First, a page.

In tournament play, unless you are scheduled to play first match on the court, you are never precisely sure when your match will begin, or what court you will be playing on.

Also, some tournaments may be single elimination, while other tournaments may have a loser’s side of the draw, aka back side of the draw. Either way, if you lose, you are out of the tournament.

This creates a much different atmosphere from participating in your regular, daily recreational/rotational play at your local club.

For one thing, we become very comfortable and confident in our daily recreational/rotational play. It is part of our daily routine. We wake up, have some coffee and breakfast, watch a little news, or read the paper, take the dog out for a walk, etc., and then head to our local club to play pickleball.

We are on the same courts, at the same time, usually with the same group of players. All of our planets are aligned and life is good.

I am on the court at the Marco Island Racquet Club (MIRC) on a daily basis, instructing and playing both pickleball and tennis, and I feel very at home there, it’s my turf. However, when I go to other locations and play, I just don’t feel as comfortable when I first walk on to the court as I do on my home court at MIRC. I have to adapt to my new surroundings.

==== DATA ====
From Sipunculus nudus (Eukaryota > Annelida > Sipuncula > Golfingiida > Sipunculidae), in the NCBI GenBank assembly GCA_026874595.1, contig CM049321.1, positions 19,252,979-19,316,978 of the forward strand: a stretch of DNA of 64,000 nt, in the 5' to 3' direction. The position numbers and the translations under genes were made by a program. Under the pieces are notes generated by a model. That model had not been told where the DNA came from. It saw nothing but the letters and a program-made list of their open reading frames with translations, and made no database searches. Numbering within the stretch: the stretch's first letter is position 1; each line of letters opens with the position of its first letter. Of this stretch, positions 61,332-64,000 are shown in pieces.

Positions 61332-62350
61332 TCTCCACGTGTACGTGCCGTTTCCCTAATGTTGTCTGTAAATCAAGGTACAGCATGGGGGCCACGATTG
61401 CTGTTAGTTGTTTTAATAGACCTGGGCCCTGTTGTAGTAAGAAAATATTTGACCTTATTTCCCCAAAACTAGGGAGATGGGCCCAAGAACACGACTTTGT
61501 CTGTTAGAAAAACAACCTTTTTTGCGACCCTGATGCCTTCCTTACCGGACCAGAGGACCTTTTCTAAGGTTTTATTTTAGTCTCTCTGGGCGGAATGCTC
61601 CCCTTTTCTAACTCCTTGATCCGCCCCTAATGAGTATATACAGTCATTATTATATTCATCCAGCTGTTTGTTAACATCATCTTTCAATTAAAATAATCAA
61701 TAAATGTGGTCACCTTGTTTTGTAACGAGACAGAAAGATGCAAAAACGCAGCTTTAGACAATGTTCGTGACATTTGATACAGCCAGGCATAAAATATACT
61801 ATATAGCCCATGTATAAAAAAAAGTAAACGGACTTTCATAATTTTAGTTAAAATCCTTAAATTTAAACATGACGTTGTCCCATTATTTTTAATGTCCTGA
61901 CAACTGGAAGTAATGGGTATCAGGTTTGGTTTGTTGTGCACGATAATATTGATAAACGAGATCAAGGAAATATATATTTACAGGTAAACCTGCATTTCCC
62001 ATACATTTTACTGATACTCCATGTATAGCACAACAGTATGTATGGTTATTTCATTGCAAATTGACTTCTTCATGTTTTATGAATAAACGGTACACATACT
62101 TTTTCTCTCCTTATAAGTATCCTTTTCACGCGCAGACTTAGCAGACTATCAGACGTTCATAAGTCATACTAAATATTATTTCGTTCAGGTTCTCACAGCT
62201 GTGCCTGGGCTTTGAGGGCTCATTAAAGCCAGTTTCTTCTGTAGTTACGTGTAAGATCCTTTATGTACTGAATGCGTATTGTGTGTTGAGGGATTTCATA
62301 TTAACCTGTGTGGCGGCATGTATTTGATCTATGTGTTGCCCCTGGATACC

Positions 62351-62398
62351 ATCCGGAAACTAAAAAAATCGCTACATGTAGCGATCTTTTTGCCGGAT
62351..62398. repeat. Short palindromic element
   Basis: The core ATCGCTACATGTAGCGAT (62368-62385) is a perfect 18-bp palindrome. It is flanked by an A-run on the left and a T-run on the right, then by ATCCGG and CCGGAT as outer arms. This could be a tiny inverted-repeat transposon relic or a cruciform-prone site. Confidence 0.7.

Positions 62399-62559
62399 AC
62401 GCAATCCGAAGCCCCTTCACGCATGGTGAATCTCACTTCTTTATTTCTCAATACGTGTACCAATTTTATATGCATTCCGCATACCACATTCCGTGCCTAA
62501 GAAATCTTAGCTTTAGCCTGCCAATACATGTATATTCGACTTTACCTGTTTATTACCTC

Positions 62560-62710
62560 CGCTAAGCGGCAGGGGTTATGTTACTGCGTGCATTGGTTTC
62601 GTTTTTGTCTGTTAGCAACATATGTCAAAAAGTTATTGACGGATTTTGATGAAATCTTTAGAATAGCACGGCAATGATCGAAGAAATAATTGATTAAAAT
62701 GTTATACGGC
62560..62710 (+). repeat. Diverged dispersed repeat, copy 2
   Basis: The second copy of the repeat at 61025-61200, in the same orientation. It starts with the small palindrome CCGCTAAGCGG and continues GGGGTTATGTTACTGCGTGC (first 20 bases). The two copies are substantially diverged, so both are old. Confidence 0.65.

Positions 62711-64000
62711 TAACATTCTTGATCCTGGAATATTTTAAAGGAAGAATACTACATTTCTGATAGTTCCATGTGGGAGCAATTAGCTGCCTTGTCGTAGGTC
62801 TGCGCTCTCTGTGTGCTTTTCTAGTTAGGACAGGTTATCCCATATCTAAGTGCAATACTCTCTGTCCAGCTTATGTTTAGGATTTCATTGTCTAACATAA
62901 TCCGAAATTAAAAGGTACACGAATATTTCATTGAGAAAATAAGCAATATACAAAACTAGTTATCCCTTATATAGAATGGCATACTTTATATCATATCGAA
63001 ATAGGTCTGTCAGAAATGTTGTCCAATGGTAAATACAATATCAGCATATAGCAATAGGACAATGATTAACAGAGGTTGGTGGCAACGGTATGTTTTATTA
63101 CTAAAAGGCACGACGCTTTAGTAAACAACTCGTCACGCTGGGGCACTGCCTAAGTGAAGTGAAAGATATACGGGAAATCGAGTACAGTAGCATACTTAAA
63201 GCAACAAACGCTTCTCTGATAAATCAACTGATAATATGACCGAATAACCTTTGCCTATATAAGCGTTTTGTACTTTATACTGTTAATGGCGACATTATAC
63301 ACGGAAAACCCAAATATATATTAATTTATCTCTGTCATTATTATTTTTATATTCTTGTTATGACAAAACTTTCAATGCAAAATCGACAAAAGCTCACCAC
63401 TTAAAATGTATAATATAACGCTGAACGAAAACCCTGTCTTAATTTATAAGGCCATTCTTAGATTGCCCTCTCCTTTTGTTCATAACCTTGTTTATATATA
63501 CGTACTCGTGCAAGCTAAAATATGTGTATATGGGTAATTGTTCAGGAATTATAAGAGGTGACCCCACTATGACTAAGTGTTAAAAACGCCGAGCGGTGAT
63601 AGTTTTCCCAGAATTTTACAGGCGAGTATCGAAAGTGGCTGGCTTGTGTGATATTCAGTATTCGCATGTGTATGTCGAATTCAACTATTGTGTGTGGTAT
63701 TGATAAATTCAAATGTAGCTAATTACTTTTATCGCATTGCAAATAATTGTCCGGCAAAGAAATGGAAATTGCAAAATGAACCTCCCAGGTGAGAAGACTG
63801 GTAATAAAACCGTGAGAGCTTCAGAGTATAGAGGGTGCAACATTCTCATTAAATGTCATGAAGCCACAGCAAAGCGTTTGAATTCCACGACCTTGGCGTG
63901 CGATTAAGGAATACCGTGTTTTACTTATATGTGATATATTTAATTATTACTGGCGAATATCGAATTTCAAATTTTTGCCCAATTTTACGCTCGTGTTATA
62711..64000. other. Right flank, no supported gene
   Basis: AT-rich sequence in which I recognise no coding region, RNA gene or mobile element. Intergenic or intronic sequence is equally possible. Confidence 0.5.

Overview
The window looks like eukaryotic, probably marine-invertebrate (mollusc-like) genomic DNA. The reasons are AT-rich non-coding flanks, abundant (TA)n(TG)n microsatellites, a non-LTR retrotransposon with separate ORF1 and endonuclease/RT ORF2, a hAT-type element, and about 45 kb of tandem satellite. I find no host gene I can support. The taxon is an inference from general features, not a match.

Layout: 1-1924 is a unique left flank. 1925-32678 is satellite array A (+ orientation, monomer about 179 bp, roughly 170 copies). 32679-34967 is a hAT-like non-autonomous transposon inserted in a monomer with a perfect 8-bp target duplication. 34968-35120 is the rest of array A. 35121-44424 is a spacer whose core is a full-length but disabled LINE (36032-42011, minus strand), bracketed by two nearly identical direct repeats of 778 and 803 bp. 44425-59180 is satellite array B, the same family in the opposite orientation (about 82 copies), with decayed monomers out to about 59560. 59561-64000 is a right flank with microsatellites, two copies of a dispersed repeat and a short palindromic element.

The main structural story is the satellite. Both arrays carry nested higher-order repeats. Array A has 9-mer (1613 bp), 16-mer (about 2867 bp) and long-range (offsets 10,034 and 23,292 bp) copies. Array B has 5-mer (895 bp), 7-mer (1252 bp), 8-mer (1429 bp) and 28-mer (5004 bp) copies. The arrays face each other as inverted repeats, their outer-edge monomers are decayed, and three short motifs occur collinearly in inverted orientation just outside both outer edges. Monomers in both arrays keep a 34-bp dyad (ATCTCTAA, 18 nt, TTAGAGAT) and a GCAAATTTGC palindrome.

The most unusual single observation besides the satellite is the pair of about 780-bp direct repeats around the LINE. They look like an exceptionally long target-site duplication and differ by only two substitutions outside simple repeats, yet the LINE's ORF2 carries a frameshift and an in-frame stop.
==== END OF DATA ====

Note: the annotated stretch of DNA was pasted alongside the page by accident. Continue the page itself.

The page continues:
Traveling to another facility throws my regular daily routine/schedule off. Even the simple little things, like arriving in time to find a parking space, can cause anxiety and stress.

Speaking of timing, as I stated before, when we are playing in a tournament, unless we are the first match scheduled on the court, we are never precisely sure when our match will begin. So, here we are; we have made every effort to arrive at the tournament site, on time, ready to play, only to find out that our scheduled match starting time has been delayed. This makes us uncomfortable in our new and strange environment and we begin to feel anxious and nervous.

In addition to that, we have patiently, but anxiously, waited for our playing time to be called over the loudspeaker and we have now, finally, been given our court assignment. We meet our opponents and walk on the court. Many times we don’t even know who our opponents are. Everything is strange. Our planets, have suddenly, become misaligned! The butterflies are wearing army boots and marching around in our stomachs, our friends are all on the side of the court watching…OMG, what am I doing out here? I am going to make a fool out of myself!